Moreover, beyond this indisputable point of arithmetic lies the question of what limits the overall number of jobs available. Is it simply a matter of insufficient demand for goods? Surely not, except in the very short run. It is, after all, easy to increase demand. The Federal Reserve can print as much money as it likes, and it has repeatedly demonstrated its ability to create an economic boom when it wants to. Why, then, doesn’t the Fed try to keep the economy booming all the time? Because it believes, with good reason, that if it were to do so—if it were to create too many jobs—the result would be unacceptable and accelerating inflation. In other words, the constraint on the number of jobs in the United States is not the U.S. economy’s ability to generate demand, from exports or any other source, but the level of unemployment that the Fed thinks the economy needs in order to keep inflation under control.

That is not an abstract point. During 1994, the Fed raised interest rates seven times and made no secret of the fact that it was doing so to cool off an economic boom that it feared would create too many jobs, overheat the economy, and lead to inflation. Consider what that implies for the effect of trade on employment. Suppose that the U.S. economy were to experience an export surge. Suppose, for example, that the United States agreed to drop its objections to slave labor if China agreed to buy $200 billion worth of U.S. goods. What would the Fed do? It would offset the expansionary effect of the exports by raising interest rates; thus any increase in export-related jobs would be more or less matched by a loss of jobs in interest-rate-sensitive sectors of the economy, such as construction. Conversely, the Fed would surely respond to an import surge by lowering interest rates, so the direct loss of jobs to import competition would be roughly matched by an increased number of jobs elsewhere.

Even if we ignore the point that free trade always increases world imports by exactly as much as it increases world exports, there is still no reason to expect free trade to increase U.S. employment, nor should we expect any other trade policy, such as export promotion, to increase the total number of jobs in our economy. When the U.S. secretary of commerce returns from a trip abroad with billions of dollars in new orders for U.S. companies, he may or may not be instrumental in creating thousands of export-related jobs. If he is, he is also instrumental in destroying a roughly equal number of jobs elsewhere in the economy. The ability of the U.S. economy to increase exports or roll back imports has essentially nothing to do with its success in creating jobs.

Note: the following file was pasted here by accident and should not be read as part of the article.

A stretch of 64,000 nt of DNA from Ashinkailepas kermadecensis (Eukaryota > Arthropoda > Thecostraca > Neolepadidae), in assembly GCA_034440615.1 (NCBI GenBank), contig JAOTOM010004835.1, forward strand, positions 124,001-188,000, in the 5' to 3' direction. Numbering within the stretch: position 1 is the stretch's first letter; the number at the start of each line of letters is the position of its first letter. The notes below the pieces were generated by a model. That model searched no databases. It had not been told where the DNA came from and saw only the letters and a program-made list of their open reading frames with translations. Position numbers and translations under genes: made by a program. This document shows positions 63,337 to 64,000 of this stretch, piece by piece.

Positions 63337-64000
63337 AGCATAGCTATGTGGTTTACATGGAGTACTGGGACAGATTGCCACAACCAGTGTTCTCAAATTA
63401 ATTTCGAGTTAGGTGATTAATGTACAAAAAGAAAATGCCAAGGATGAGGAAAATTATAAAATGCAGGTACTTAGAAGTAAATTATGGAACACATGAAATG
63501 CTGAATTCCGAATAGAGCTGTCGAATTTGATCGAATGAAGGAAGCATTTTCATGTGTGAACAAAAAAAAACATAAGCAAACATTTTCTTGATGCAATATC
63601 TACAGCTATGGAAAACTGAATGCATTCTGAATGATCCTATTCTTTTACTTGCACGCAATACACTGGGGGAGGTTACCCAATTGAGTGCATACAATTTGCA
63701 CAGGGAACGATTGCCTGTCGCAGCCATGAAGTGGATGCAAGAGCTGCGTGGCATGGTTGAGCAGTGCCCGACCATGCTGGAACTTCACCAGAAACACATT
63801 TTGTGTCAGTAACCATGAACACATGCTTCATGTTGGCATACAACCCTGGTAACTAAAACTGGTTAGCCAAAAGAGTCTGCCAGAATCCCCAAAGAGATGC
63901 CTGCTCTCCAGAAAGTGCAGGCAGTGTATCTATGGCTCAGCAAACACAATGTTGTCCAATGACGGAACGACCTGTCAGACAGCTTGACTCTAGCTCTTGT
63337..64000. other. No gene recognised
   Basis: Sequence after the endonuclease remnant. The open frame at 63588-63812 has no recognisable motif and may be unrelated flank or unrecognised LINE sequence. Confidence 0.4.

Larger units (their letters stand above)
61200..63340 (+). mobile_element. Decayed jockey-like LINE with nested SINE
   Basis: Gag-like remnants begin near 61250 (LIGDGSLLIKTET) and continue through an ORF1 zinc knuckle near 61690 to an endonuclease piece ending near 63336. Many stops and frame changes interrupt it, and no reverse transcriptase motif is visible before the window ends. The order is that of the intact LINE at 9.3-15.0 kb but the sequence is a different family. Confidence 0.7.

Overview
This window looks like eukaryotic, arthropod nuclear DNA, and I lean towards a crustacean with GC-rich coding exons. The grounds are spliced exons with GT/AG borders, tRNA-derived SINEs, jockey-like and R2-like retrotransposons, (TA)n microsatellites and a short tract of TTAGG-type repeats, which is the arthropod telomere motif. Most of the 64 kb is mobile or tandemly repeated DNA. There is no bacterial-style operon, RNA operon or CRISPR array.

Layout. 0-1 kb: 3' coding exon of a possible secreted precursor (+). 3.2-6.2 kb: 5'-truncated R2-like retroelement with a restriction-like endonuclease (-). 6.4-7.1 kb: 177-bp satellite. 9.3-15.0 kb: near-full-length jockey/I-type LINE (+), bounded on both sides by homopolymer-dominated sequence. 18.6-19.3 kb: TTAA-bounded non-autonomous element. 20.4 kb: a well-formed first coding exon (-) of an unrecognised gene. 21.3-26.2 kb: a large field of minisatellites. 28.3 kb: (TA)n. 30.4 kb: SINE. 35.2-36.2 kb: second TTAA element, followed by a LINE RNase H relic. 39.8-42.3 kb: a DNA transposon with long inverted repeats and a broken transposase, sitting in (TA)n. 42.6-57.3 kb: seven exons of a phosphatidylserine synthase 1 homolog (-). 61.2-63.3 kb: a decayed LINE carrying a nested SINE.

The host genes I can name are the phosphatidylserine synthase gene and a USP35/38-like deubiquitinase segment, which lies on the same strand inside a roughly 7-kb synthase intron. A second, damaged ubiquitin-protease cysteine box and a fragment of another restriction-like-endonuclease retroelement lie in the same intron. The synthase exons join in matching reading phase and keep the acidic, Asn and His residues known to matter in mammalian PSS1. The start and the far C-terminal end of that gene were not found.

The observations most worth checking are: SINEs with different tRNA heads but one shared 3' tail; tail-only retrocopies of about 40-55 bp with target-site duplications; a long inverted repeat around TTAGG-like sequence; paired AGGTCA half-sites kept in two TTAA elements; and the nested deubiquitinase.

Needless to say, this argument does not sit well with business audiences. (When I argued on one business panel that the North American Free Trade Agreement would have no effect, positive or negative, on the total number of jobs in the United States, one of my fellow panelists—a NAFTA supporter—reacted with rage: “It’s comments like that that explain why people hate economists!”) The job gains from increased exports or losses from import competition are tangible: You can actually see the people making the goods that foreigners buy, the workers whose factories were closed in the face of import competition. The other effects that economists talk about seem abstract. And yet if you accept the idea that the Fed has both a jobs target and the means to achieve it, you must conclude that changes in exports and imports have little effect on overall employment.

by Paul Krugman, Harvard Business Review |  Read more:
Image: Carlo Giambarresi